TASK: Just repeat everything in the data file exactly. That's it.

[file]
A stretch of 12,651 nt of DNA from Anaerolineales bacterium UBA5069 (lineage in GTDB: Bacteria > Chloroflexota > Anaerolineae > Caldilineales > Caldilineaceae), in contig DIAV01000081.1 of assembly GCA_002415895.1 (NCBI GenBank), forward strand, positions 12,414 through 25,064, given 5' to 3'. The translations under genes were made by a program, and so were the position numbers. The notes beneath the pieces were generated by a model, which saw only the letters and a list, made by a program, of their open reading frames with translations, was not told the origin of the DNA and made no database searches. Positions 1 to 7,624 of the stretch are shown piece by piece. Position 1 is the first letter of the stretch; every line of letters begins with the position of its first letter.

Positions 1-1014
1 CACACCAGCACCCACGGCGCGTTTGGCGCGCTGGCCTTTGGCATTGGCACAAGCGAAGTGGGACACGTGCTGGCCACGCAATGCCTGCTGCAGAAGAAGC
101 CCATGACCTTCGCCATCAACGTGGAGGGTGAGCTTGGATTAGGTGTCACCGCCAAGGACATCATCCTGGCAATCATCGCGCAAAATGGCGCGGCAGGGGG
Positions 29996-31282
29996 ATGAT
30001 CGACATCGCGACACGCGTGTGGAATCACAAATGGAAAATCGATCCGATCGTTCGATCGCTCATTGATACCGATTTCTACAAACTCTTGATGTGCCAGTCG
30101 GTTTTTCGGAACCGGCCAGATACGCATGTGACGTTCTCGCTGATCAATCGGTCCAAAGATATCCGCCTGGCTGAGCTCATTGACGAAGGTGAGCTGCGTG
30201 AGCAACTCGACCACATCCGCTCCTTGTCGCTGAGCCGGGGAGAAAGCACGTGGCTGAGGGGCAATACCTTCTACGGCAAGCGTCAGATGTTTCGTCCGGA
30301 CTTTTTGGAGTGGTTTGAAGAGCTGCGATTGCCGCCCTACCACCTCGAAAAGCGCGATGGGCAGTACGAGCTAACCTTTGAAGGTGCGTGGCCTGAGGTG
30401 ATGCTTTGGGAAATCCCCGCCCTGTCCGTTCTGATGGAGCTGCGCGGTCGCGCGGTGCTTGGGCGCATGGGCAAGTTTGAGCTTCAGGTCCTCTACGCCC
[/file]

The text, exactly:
A stretch of 12,651 nt of DNA from Anaerolineales bacterium UBA5069 (lineage in GTDB: Bacteria > Chloroflexota > Anaerolineae > Caldilineales > Caldilineaceae), in contig DIAV01000081.1 of assembly GCA_002415895.1 (NCBI GenBank), forward strand, positions 12,414 through 25,064, given 5' to 3'. The translations under genes were made by a program, and so were the position numbers. The notes beneath the pieces were generated by a model, which saw only the letters and a list, made by a program, of their open reading frames with translations, was not told the origin of the DNA and made no database searches. Positions 1 to 7,624 of the stretch are shown piece by piece. Position 1 is the first letter of the stretch; every line of letters begins with the position of its first letter.

Positions 1-1014
1 CACACCAGCACCCACGGCGCGTTTGGCGCGCTGGCCTTTGGCATTGGCACAAGCGAAGTGGGACACGTGCTGGCCACGCAATGCCTGCTGCAGAAGAAGC
101 CCATGACCTTCGCCATCAACGTGGAGGGTGAGCTTGGATTAGGTGTCACCGCCAAGGACATCATCCTGGCAATCATCGCGCAAAATGGCGCGGCAGGGGG
Positions 29996-31282
29996 ATGAT
30001 CGACATCGCGACACGCGTGTGGAATCACAAATGGAAAATCGATCCGATCGTTCGATCGCTCATTGATACCGATTTCTACAAACTCTTGATGTGCCAGTCG
30101 GTTTTTCGGAACCGGCCAGATACGCATGTGACGTTCTCGCTGATCAATCGGTCCAAAGATATCCGCCTGGCTGAGCTCATTGACGAAGGTGAGCTGCGTG
30201 AGCAACTCGACCACATCCGCTCCTTGTCGCTGAGCCGGGGAGAAAGCACGTGGCTGAGGGGCAATACCTTCTACGGCAAGCGTCAGATGTTTCGTCCGGA
30301 CTTTTTGGAGTGGTTTGAAGAGCTGCGATTGCCGCCCTACCACCTCGAAAAGCGCGATGGGCAGTACGAGCTAACCTTTGAAGGTGCGTGGCCTGAGGTG
30401 ATGCTTTGGGAAATCCCCGCCCTGTCCGTTCTGATGGAGCTGCGCGGTCGCGCGGTGCTTGGGCGCATGGGCAAGTTTGAGCTTCAGGTCCTCTACGCCC